Saturday, January 13, 2007

tour of duty

Or how I spent my holidays by AOF aged (oh bugger that) .

Each morning I woke to a blanket of clouds, rain or mist outside the window. The air was always cold, too chilly to pad around in a summer dressing gown kind of cold. The novelty of the lush green bush began to recede into the misery of endless, damp weather. The neighbourhood surrounded me and my world seemed to shrink to the size of my childhood – a handful of streets horseshoed in a farm and tree lined valley with only 2 roads leading out of it. But for those 11 days life centred on the house, how a pair of parents had slept, their need to be fed and watered, even entertained occasionally. One tugged at the reins needing to get out, itching with boredom. The other didn’t want to move much further than her bed, or chair. Though one day when we were out she took herself off to the supermarket barely a kilometre away, like a naughty child taking someone’s car for a joyride.

From the home front I observed how not only the world of my family had changed, but also the land I had grown up in. Sure I remember childhood summers where the sun had actually shone, we’d squirt the hose at each other with glee, muddy up the lawn and get sunburnt – but the other ways in which the nation had altered in my extended absence. The media had not changed, or rather it had worsened. The paper and TV talked little of the outside world, unless like many you had pay TV and beamed in the BBC rather than just the cricket. From NZ news services I deduced that this apparently peaceful land was really a hotspot of violence and following that line of reasoning it placed South Auckland, fair and square, in Hades. Almost all the violence was linked to Maori. Yet beyond the news, I saw a different presentation of this culture – frequently while walking through the city streets Maori language was spoken, full sentences or a peppering of words through a conversation. I never heard this in my childhood. There is a Maori channel on the box – the programs usually bilingual, with delightful homegrown stuff like “Ask the Aunties”. The meeting of the 2 representations of Maori life in NZ collided. But then again, I wasn’t staying in South Auckland.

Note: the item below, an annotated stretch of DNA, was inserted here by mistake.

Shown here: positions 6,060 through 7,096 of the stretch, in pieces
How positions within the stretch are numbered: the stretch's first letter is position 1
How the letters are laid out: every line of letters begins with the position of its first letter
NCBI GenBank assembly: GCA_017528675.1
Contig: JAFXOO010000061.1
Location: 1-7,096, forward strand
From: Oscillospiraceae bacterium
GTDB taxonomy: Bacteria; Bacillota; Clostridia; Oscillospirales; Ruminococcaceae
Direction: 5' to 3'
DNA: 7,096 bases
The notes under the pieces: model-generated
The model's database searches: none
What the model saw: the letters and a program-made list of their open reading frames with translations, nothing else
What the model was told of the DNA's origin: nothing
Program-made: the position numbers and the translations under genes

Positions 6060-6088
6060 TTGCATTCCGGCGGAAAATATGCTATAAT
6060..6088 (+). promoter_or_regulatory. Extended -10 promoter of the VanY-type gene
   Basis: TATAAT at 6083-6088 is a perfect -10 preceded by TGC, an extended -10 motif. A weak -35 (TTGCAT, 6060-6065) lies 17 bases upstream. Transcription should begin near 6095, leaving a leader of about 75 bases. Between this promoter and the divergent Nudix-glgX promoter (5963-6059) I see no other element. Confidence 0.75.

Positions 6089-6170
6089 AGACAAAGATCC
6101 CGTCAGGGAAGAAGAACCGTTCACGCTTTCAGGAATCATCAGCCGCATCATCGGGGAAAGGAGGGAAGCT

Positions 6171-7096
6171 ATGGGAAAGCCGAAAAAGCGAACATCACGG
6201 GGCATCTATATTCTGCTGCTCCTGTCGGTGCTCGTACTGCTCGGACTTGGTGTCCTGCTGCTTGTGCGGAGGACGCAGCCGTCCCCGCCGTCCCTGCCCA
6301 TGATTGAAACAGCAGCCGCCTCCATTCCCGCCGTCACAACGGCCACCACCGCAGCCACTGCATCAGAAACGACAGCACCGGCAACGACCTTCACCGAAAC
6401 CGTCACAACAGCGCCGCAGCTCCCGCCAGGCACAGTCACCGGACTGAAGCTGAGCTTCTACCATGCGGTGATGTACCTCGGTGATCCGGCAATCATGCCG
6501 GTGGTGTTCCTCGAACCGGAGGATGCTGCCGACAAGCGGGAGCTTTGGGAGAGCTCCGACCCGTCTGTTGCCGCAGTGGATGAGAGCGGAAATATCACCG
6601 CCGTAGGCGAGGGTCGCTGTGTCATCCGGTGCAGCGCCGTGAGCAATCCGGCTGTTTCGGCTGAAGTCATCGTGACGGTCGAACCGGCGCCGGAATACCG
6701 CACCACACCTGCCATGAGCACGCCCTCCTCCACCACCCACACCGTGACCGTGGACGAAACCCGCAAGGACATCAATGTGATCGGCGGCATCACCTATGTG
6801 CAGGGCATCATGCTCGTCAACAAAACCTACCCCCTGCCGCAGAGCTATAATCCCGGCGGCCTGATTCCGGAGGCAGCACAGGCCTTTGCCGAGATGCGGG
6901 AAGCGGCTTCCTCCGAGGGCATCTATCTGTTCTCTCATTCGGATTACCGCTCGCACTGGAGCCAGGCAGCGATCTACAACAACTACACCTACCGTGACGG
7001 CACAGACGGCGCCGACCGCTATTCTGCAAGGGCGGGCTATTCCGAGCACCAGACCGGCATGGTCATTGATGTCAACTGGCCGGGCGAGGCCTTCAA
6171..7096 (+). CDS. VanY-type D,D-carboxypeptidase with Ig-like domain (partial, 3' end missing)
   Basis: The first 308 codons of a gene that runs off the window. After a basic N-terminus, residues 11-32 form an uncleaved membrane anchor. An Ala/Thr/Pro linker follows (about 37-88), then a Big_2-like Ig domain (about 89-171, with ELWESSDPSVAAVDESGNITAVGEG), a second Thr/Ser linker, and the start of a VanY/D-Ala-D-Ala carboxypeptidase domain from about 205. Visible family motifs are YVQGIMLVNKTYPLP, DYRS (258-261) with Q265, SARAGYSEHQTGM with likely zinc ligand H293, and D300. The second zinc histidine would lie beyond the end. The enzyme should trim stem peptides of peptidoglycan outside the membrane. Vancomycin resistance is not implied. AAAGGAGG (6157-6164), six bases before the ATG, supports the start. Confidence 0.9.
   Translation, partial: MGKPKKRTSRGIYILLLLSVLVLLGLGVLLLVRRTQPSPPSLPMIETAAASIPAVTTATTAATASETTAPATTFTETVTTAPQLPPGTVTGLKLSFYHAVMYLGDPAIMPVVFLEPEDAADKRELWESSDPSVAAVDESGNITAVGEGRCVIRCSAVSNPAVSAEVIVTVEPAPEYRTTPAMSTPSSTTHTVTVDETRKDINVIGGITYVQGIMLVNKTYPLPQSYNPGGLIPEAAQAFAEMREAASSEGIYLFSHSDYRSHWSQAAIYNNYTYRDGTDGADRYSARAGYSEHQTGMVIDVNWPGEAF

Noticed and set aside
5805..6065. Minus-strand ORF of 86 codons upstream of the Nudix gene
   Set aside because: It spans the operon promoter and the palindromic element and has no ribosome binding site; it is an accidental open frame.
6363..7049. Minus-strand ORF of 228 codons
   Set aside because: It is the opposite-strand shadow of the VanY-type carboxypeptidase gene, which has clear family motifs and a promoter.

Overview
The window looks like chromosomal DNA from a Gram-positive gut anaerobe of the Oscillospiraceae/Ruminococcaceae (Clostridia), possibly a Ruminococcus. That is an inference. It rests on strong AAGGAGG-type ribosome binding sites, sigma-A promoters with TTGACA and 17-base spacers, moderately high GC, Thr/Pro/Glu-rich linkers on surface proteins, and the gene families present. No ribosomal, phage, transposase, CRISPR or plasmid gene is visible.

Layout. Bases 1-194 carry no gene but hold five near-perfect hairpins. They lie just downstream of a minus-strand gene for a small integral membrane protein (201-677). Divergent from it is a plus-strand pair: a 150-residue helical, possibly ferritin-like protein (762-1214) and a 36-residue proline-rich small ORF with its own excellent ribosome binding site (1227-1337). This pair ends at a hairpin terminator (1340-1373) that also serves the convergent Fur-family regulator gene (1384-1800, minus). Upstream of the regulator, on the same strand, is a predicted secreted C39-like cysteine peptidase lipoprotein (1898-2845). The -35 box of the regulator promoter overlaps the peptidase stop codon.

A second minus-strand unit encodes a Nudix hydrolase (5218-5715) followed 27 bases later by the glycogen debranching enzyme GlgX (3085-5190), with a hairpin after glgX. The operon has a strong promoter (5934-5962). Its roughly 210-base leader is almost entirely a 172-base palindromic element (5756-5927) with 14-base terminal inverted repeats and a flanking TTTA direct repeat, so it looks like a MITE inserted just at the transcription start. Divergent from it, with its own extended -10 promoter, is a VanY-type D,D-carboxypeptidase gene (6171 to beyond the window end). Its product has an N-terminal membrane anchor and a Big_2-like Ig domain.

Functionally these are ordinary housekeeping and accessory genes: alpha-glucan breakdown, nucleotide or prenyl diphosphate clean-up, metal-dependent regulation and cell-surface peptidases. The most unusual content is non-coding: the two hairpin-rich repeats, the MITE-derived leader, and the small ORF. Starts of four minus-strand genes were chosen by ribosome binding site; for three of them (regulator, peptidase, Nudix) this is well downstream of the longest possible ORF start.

The other major change from my childhood was the bird life. Just as the development of a bicultural society had flourished, so too had the native birds – tuis, kingfishers, fantails…these sweet and beautiful creatures bought back to life thanks too the development of a predator free precinct, letting them reproduce safely and flourish once more.

I come back to Australia, where I look out my window onto houses and cars. Yes there is some birdsong, the occasional nonindigenous blackbird, sparrow or mynah. The land is dry and brown. The native peoples suppressed, hidden, ghettoised. For a few days I have the juxtaposition of the heady joy of returning to my own space that does not run on the timetable of having to take care of my elders, meeting some kind of cultural and environmental shock.

As always I ask, where is my home? Can I create a new promised land? I pick the lushness on New Zealand with some Australian warmth muted to a more reasonable 20something degrees. I want the flora and fauna, but with my Melbourne urban delights. I want family, but not living in the same house. And I want a healing with the indigenous owners of the land.

Why can’t I ask for this, it is Christmas after all!


Blogger LisaPal said...

I rack my brain regularly trying to figure out how to have all the same kinds of elements come together in one happy place in my life. Let me know if you figure out the secret formula.

6:11 pm  

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